Mitt Romney delivered his "Kennedy speech" Thursday, so called because forty-seven years ago, also in Houston, Democratic presidential candidate Kennedy spoke to the American people on the same subject. That subject was the fear that a president practicing the "wrong" religion could not be trusted to act independently of his temple's hierarchy.Despite the similar purposes, the two speeches could hardly have differed more.The short explanation is: Kennedy spoke to all Americans, including those who did not hold any religious faith. Romney, on the contrary, pandered to the religious right-wingnuts, saying essentially, "You can trust me because I'm just like you--and together we can hate The Others.Kennedy: These are the real issues which should decide this campaign. And they are not religous issues--for war and hunger and ignorance and despair know no religious barriers.Romney: Radical violent Islam seeks to destroy us.Kennedy: I believe in an America where the separation of church and state is absolute, where no Catholic prelate would tell a president (should he be Catholic) how to act, and no Protestant minister would tell his parishoners for whom to vote; where no church or church school is granted any public funds or political preference; and where no man is denied public office merely because his religion differs from the president who might appoint him or the people who might elect him.
Romney: Freedom requires religion just as religion requires freedom. Freedom opens the windows of the soul so that man can discover his most profound beliefs and commune with God. Freedom and religion endure together, or perish alone.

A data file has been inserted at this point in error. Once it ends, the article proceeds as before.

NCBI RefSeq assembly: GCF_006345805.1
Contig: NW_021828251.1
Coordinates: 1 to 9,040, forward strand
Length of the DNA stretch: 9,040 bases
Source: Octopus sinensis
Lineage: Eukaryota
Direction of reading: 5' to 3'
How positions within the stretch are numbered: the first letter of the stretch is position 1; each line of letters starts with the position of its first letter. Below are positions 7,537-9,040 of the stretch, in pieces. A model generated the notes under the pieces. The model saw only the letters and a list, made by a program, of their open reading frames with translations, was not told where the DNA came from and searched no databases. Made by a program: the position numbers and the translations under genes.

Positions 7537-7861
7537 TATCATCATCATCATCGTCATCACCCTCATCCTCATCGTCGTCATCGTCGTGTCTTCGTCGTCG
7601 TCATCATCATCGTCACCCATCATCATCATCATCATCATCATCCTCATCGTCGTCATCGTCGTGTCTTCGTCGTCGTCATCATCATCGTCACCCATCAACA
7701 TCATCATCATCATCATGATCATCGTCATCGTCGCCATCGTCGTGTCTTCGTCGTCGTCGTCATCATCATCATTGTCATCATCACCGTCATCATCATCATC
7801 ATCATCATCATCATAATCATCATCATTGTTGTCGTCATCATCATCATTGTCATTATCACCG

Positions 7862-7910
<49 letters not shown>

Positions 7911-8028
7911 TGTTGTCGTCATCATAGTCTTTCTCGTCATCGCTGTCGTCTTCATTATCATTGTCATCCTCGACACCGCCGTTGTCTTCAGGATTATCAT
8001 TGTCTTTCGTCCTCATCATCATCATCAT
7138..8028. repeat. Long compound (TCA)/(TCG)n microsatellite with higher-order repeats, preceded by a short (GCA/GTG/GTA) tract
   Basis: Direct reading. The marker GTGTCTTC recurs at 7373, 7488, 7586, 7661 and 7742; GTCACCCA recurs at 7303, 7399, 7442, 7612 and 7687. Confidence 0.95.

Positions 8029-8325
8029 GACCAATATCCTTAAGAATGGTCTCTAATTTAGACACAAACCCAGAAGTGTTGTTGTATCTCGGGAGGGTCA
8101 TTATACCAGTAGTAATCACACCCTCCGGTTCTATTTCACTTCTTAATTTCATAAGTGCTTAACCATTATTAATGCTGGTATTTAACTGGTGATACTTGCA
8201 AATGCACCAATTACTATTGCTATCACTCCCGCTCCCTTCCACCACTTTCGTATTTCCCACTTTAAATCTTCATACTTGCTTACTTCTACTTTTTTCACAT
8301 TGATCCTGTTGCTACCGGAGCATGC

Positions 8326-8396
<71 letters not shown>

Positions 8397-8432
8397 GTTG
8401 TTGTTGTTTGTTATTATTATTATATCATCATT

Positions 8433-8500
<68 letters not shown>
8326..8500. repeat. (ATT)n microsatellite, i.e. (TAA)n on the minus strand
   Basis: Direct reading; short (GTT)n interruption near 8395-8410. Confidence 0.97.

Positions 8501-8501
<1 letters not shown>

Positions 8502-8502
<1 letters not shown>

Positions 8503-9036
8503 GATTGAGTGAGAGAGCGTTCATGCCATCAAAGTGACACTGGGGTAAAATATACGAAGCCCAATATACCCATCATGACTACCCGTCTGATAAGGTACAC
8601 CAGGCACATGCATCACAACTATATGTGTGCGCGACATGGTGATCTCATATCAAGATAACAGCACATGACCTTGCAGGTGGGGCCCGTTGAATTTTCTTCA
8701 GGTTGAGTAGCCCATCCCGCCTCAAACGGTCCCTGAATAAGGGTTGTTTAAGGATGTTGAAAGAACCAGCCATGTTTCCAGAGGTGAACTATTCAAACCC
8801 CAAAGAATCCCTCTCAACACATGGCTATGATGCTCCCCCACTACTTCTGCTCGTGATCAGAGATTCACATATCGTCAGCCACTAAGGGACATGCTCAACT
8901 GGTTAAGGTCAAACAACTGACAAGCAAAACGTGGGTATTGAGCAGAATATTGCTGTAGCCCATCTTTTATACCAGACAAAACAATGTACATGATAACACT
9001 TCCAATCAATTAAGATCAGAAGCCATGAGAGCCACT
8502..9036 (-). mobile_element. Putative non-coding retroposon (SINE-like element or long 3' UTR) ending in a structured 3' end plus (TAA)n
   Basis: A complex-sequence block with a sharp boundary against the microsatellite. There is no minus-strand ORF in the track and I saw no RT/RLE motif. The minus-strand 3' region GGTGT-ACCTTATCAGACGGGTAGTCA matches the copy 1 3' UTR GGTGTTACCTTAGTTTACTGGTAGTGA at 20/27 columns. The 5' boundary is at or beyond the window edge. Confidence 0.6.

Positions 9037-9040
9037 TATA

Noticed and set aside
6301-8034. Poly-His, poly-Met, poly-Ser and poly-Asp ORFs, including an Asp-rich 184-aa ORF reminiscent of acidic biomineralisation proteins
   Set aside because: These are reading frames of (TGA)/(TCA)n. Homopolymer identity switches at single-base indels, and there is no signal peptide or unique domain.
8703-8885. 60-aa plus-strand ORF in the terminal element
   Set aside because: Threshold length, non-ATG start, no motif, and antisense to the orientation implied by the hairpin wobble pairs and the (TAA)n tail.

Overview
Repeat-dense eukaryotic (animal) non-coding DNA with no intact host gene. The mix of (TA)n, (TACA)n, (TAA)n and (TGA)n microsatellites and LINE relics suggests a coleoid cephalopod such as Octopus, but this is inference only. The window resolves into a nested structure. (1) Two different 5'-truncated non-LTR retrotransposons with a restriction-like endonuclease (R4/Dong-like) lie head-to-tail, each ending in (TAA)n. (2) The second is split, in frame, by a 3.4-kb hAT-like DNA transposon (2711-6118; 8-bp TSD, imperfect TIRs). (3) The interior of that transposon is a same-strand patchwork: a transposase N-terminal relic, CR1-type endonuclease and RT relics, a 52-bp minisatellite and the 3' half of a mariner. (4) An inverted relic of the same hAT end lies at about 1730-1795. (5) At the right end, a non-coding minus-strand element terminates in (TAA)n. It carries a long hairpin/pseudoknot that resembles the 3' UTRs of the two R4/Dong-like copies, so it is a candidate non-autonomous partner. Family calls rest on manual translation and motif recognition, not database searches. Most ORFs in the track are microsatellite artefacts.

Kennedy: So it is apparently necessary for me to state once again not what kind of church I believe in--for that should be important only to me--but what kind of America I believe in.
Romney: I believe that Jesus Christ is the Son of God and the Savior of mankind.
Kennedy: Whatever issue may come before me as president--on birth control, divorce, censorship, gambling or any other subject--I will make my decision in accordance with these views, in accordance with what my conscience tells me to be the national interest, and without regard to outside religious pressures or dictates.
Romney: But in recent years, the notion of the separation of church and state has been taken by some well beyond its original meaning. ... We should acknowledge the Creator as did the Founders--in ceremony and word. He should remain on our currency, in our pledge, in the teaching of our history, and during the holiday season, nativity scenes and menorahs should be welcome in our public places. ... I will take care to separate the affairs of government from any religion, but I will not separate us from "the God who gave us liberty." ... Americans acknowledge that liberty is a gift of God, not an indulgence of government.
I must agree with one of Romney's points, however: We face no greater danger today than theocratic tyranny, and the boundless suffering these states and groups could inflict if given the chance.
Did I hear you say "Dominionism," Mitt?
John F. Kennedy Presidential Library and Museum via NPR: http://www.npr.org/templates/story/story.php?storyId=16920600
New York Times: http://www.nytimes.com/2007/12/06/us/politics/06text-romney.html?_r=1&oref=slogin
Labels: politics, religion